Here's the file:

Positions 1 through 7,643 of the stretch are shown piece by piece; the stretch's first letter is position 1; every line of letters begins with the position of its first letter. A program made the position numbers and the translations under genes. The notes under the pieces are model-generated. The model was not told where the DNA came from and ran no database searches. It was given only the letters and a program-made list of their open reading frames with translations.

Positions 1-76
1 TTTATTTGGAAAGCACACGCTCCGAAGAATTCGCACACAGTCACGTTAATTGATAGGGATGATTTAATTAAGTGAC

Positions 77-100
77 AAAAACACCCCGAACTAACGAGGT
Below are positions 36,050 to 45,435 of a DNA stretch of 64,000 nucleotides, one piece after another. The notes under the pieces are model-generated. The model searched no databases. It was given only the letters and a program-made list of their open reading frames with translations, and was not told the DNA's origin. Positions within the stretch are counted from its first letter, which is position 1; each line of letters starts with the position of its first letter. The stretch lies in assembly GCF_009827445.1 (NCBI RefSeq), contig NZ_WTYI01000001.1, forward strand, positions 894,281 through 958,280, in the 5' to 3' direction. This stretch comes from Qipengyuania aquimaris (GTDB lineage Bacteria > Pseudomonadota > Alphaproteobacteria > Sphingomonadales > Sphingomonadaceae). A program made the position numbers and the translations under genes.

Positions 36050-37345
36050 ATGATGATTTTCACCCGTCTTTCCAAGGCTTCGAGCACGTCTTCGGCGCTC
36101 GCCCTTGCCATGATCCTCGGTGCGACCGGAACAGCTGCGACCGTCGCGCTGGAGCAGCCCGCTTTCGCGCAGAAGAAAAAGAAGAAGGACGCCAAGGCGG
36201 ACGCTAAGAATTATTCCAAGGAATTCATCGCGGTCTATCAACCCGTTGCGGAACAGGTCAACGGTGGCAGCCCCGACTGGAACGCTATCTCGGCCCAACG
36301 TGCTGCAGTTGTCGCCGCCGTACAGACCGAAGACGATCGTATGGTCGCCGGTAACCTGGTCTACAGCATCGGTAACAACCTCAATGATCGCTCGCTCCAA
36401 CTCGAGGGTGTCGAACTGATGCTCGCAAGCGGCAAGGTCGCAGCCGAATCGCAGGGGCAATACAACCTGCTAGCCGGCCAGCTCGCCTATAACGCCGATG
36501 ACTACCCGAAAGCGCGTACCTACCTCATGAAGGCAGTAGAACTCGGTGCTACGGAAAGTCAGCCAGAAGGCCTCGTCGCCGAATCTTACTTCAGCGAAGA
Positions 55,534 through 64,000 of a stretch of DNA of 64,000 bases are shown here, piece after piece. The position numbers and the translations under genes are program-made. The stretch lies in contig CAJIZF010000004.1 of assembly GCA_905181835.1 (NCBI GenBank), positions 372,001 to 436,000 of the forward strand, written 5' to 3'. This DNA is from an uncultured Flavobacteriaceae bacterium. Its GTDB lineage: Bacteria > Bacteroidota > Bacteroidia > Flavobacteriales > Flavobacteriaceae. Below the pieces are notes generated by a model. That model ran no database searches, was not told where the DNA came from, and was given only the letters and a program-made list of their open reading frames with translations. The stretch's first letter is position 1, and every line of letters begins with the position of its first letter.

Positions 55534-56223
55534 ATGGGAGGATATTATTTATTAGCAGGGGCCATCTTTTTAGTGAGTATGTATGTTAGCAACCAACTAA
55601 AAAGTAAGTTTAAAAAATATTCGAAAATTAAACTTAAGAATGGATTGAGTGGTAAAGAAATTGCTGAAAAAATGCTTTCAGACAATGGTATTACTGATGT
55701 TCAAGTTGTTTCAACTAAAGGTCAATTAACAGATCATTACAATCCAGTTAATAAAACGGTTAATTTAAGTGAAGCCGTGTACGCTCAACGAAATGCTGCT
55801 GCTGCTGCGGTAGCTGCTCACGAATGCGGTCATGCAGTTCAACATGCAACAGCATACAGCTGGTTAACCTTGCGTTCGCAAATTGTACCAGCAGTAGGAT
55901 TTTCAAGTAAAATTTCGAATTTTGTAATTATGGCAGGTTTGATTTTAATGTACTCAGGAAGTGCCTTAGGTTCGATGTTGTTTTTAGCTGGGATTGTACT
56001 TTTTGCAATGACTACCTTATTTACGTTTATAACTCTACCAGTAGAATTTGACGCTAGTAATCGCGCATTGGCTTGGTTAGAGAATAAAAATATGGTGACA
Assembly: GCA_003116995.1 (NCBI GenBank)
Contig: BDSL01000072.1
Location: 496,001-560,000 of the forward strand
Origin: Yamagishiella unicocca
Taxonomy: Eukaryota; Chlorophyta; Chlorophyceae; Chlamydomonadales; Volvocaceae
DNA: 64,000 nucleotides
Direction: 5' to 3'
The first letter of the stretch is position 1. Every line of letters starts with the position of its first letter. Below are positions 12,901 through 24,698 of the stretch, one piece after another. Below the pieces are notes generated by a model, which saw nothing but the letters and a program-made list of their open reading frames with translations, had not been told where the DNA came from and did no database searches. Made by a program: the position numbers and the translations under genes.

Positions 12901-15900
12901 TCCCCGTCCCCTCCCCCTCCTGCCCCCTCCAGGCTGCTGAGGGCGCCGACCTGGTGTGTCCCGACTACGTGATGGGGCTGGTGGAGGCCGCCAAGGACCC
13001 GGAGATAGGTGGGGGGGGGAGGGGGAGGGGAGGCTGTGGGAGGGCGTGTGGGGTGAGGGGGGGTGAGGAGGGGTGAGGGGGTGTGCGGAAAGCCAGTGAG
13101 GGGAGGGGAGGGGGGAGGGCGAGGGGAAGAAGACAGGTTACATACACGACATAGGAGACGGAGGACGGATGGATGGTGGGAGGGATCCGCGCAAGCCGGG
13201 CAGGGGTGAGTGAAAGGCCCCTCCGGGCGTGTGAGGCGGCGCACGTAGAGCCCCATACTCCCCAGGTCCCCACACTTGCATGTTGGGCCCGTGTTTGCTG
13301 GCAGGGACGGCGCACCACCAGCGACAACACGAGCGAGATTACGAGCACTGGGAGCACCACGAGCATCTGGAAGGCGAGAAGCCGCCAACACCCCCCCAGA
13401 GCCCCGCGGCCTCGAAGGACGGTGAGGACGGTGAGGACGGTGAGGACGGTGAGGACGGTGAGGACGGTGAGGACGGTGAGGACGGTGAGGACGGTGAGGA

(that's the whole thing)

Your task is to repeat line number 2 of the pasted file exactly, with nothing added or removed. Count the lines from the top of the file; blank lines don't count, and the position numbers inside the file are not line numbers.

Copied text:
Positions 1-76